Kelly Owens joins Breckenridge Town Council, replacing Elisabeth Lawrence |

Kelly Owens joins Breckenridge Town Council, replacing Elisabeth Lawrence

Selected from a field of five finalists, Kelly Owens is sworn in at the conclusion of Tuesday night’s Breckenridge Town Council meeting at Town Hall. With the appointment, Owens takes the seat previously occupied by Elisabeth Lawrence, who left council to become a Summit County commissioner.
Eli Pace /

Breckenridge Town Council returned to full strength Tuesday night with the appointment of Kelly Owens, selected from a pool of five finalists to fill an open council seat.

Hours before its regular meeting, council began Tuesday afternoon’s work session with opening statements from each of the five finalists, drawn at random order, before posing five prepared questions.

The finalists were Steve Gerard, Leigh Girvin, Hal Vatcher, Emily Wahl and Owens. All described coming from very different backgrounds but possessing extensive histories of community involvement.

Questions of the candidates ranged from what they felt could be the town’s greatest challenges and opportunities over the next decade to their own accomplishments and what they’d bring to town council.

All five got to answer each one of council’s five questions. Afterward, they gave closing statements in reverse order and council returned later in the night to render a decision during its regular meeting.

In her introduction, Owens recalled how she and her husband moved to Summit County about 10 years ago right after earning her master’s degree in biology from the University of Denver.

The Colorado native has been coming to Breckenridge since the 1980s, she said, but didn’t move into the area until landing her “dream job” with SE Group, which had her analyzing impacts of ski area development on biological and human resources. Additionally, Owens referenced her involvement with the board of the Little Red Schoolhouse and serving on the county’s planning commission, where she worked on short-term rental regulations and a new master plan.

Owens said she left SE Group in August to focus on her family, and at that time, began looking for other ways to contribute to the town.

“I came up with the following things,” she told council of her reasons for applying. “I’m a biologist who has a lot of experience analyzing the impacts of development. I have experience with the public and working with a team, and I’m a mom of a 1-, 4- and 6-year-old living in deed-restricted housing with the tuition-assistance program.”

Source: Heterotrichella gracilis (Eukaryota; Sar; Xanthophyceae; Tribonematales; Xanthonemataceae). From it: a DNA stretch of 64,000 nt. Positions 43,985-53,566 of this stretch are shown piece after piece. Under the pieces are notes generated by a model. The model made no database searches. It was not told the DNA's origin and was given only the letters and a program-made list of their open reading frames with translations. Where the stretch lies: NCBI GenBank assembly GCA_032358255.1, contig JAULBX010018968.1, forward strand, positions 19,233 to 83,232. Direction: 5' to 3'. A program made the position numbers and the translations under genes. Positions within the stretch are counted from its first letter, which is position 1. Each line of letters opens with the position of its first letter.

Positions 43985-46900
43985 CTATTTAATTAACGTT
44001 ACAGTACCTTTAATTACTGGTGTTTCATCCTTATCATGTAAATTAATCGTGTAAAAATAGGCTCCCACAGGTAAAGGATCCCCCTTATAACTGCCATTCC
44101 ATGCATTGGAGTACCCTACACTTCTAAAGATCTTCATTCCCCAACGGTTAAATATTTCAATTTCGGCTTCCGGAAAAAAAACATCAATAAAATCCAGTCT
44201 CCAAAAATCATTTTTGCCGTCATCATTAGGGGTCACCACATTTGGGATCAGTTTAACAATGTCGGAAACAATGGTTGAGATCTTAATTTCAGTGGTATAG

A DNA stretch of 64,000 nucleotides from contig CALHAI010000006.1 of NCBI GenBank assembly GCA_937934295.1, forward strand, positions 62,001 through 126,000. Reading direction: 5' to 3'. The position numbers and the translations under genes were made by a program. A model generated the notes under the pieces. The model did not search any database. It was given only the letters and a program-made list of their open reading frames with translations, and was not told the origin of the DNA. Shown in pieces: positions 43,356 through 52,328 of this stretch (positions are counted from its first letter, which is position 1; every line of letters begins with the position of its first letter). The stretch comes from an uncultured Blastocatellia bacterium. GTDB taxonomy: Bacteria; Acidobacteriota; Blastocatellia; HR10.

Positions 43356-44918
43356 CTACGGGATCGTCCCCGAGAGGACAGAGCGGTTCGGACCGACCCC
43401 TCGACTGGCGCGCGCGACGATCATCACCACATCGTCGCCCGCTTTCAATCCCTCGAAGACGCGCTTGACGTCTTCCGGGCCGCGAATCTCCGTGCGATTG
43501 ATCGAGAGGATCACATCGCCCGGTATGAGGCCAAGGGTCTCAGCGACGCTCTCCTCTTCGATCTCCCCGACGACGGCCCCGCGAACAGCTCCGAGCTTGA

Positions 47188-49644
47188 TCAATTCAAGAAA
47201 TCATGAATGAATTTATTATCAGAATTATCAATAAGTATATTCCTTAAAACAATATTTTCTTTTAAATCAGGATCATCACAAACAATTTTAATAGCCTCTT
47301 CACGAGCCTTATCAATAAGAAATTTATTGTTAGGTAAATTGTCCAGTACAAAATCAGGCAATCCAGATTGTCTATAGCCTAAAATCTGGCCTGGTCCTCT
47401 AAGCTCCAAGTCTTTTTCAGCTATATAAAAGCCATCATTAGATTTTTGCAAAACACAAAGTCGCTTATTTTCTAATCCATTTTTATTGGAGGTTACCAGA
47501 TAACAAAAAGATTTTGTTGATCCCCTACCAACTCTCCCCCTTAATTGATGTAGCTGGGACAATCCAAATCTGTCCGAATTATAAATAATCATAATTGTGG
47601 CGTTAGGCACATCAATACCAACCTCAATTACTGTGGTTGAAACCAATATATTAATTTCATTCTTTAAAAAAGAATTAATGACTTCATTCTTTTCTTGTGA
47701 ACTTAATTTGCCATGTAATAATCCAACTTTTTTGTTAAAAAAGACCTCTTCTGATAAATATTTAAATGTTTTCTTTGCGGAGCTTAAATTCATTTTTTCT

The vacancy was a result of Gov. Jared Polis’ decision to tap former Summit County Commissioner Dan Gibbs to lead the Colorado Department of Natural Resources. With Gibbs out, former Breckenridge Councilwoman Elisabeth Lawrence was appointed to fill the opening in January and that created the opening on Breckenridge Town Council.

Altogether, 10 people applied to fill the open position. The lineup was reduced to five finalists last month, including a former judge; open space and conservation activist; a first-generation American who achieved lofty goals in the corporate and volunteer environment; another man who also rose the corporate chain despite not having a college degree; and Owens, a community-minded mother with a master’s degree and a background in analyzing the impact of developments in ski resorts areas.

The appointment required a simple majority — at least four votes — of the six seated council members, and the lowest vote-getters were eliminated after each round of voting. In the first round, Wahl, Owens and Girvin all received votes while Gerard and Vatcher were eliminated. In the second round Owens was declared the winner with five votes.

Afterward, she was sworn in so she could begin serving in the role before the next meeting in two weeks.

“I’m just thrilled to be able to represent the families, people living full-time and also our wonderful visitors so I’m pleased to be a member of the council,” Owens said after the meeting.

As the mayor told the applicants before the decision was made, four council seats and the mayor’s position will all be up for election in 2020, and he hopes all of the applicants consider a run for office next year.

Support Local Journalism

Support Local Journalism

As a Summit Daily News reader, you make our work possible.

Now more than ever, your financial support is critical to help us keep our communities informed about the evolving coronavirus pandemic and the impact it is having on our residents and businesses. Every contribution, no matter the size, will make a difference.

Your donation will be used exclusively to support quality, local journalism.


Start a dialogue, stay on topic and be civil.
If you don't follow the rules, your comment may be deleted.

User Legend: iconModerator iconTrusted User